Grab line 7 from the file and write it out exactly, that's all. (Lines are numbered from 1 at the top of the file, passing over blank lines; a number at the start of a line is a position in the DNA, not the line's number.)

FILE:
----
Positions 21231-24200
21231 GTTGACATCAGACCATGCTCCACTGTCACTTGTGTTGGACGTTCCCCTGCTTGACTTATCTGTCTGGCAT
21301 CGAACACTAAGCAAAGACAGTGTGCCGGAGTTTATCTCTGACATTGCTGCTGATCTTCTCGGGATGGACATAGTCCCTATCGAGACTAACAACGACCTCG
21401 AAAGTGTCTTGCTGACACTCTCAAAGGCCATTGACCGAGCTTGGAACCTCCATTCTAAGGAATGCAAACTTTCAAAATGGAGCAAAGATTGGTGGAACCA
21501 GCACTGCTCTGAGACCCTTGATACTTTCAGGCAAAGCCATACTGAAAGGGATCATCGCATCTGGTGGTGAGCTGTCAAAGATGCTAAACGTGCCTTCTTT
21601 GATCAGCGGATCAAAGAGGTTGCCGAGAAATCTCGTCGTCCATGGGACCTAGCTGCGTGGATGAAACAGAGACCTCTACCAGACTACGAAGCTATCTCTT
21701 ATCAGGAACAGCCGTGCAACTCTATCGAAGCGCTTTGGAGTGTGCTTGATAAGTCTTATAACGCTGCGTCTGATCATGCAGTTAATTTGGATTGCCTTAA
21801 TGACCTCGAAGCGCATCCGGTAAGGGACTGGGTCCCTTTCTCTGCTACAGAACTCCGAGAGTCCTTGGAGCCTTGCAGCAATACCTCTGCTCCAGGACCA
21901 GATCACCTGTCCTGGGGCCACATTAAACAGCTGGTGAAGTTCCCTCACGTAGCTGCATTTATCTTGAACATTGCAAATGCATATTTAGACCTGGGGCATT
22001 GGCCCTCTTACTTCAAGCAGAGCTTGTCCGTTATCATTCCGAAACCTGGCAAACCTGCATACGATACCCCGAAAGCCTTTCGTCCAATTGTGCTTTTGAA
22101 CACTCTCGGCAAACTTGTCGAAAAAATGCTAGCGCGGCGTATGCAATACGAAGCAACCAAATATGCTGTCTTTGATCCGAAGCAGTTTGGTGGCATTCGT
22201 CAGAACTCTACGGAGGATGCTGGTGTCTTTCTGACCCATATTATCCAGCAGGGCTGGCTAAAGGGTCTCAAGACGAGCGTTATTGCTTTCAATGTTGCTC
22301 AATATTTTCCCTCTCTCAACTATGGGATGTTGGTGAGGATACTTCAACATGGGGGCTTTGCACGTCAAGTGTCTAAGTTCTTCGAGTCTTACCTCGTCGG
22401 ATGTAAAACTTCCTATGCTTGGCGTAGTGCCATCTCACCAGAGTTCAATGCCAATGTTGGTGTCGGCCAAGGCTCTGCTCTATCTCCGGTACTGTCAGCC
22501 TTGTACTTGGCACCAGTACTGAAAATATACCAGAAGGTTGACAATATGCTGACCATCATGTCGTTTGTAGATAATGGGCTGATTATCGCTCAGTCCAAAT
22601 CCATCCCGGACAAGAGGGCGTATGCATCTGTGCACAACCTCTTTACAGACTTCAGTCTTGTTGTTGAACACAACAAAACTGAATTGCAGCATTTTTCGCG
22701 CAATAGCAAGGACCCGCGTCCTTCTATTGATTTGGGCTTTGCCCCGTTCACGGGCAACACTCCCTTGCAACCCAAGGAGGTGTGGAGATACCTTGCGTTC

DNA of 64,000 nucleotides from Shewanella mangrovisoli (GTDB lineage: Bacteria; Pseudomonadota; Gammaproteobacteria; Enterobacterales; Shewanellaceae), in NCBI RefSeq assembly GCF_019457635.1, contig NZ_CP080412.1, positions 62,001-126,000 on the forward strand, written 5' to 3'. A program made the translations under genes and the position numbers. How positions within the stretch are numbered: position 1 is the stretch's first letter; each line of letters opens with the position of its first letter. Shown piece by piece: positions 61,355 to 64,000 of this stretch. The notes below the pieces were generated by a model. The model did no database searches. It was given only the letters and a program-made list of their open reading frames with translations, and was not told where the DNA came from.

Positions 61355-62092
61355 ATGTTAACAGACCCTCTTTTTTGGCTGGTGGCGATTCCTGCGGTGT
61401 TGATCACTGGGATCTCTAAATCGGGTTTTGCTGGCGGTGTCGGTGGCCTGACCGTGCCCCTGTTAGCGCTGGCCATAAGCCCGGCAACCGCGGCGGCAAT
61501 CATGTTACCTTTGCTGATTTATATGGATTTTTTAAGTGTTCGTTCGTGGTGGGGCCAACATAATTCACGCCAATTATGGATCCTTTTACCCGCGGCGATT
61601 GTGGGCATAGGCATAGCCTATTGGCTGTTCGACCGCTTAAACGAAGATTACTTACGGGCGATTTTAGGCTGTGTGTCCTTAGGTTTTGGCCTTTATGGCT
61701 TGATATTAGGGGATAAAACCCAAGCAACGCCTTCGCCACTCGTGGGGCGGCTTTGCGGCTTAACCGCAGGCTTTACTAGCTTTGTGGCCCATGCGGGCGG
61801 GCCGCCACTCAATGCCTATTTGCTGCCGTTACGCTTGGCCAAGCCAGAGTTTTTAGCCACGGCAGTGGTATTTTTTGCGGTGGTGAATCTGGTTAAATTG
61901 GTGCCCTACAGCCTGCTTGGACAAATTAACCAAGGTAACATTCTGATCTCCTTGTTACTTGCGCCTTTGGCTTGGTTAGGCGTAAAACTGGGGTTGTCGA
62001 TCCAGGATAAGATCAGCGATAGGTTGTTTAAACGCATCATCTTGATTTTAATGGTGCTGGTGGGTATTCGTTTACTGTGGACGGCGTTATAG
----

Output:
21701 ATCAGGAACAGCCGTGCAACTCTATCGAAGCGCTTTGGAGTGTGCTTGATAAGTCTTATAACGCTGCGTCTGATCATGCAGTTAATTTGGATTGCCTTAA